Mary's story

I was born with Cerebral Arteriovenous Malformations before anything was known of this condition. I had debulking surgery in 1988 which removed most but not all the varices. Two were inoperable, one behind my right eye too close to the Optic nerve, the other is attached to my Right Trigeminal nerve. I get regular proptosis and pain, Trigeminal Neuralgia and can pass out from lack of oxygenated blood. I had a fall in 2021 and since then I have mild Aphasia.

I felt completely isolated as when I had surgery there was no internet or support groups. I have had to be careful not to lift anything heavy, avoid stooping and since my relapse in 2006, sleep in a rise and recline chair to ensure the blood drains from my head. This is my new “normal”.

Finding the Brain & Spine Foundation’s leaflets and joining the support group online has transformed my understanding, and I now feel there is support and information which is great. Sadly my ex GP deleted my entire record of surgery in 2013 as my condition was so rare, there was no code to carry the data from EMIS to SYSTMONE. I changed GP, but did not meet him face to face for almost 2 years because of Covid 19. The most important thing is to get linked to the support offered by the Brain and Spine Foundation, get well informed about your condition/s and benefit from the coping strategies others have learned to use. Being informed removes the fear. For example, there are vitamin supplements that are helpful to take. Making sure your GP understands your condition is also essential.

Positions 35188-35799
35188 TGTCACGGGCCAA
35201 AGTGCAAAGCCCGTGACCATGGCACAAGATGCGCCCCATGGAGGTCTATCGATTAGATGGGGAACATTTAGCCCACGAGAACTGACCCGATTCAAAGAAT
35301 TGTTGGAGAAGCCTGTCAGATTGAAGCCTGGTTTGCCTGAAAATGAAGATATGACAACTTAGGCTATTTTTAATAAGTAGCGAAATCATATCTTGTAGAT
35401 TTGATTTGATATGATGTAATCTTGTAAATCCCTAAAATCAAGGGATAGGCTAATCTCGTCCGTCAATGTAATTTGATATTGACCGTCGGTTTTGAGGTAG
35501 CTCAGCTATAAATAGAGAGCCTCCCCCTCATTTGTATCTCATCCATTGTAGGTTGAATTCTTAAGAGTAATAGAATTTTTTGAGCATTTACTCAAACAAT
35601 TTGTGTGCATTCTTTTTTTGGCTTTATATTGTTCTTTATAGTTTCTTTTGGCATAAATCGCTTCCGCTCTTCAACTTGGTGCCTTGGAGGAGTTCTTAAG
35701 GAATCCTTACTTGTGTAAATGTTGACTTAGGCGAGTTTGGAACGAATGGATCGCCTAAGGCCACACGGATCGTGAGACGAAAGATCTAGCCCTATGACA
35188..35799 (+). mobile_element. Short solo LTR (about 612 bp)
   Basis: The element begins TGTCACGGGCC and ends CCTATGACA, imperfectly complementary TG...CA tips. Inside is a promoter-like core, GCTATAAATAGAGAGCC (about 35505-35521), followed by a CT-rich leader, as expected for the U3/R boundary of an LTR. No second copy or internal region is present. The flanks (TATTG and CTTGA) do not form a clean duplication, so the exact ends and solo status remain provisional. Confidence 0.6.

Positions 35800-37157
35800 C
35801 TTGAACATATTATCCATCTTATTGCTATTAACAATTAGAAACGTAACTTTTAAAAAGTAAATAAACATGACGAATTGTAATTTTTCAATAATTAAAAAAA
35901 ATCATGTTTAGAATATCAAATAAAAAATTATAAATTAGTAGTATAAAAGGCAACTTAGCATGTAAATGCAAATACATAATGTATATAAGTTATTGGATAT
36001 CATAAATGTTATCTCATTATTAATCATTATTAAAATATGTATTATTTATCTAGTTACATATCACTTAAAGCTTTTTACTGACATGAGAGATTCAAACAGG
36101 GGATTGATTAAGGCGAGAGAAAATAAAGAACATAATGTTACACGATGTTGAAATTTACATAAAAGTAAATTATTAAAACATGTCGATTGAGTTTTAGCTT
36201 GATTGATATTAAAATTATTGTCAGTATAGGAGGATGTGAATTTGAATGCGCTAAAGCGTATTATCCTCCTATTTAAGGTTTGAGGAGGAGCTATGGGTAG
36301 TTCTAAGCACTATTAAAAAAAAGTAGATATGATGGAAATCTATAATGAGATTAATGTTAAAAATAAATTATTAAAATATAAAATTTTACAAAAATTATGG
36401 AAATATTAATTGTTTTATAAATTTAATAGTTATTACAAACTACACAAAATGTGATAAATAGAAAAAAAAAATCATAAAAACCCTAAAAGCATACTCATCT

I have learned an enormous amount from the other people participating in the zoom support group, as well as the information booklets published by the Foundation. I no longer feel so alone and am able to access other assistance. You can call the helpline and talk to a person on a one-to-one basis too. There is a legal helpline dedicated to those who are affected by Brain and Spine conditions.

It is possible to live with a condition by ensuring you follow advice, keep a heathy diet, have regular quality sleep, self-care and being gentle with yourself. Use your mobile phone to record all important dates and tasks. Do not try to do too much, prioritise and do the most important things, if it can be done tomorrow, reschedule. Have at least one close friend or relative who is aware of your needs. Do not be ashamed of asking for help and advice.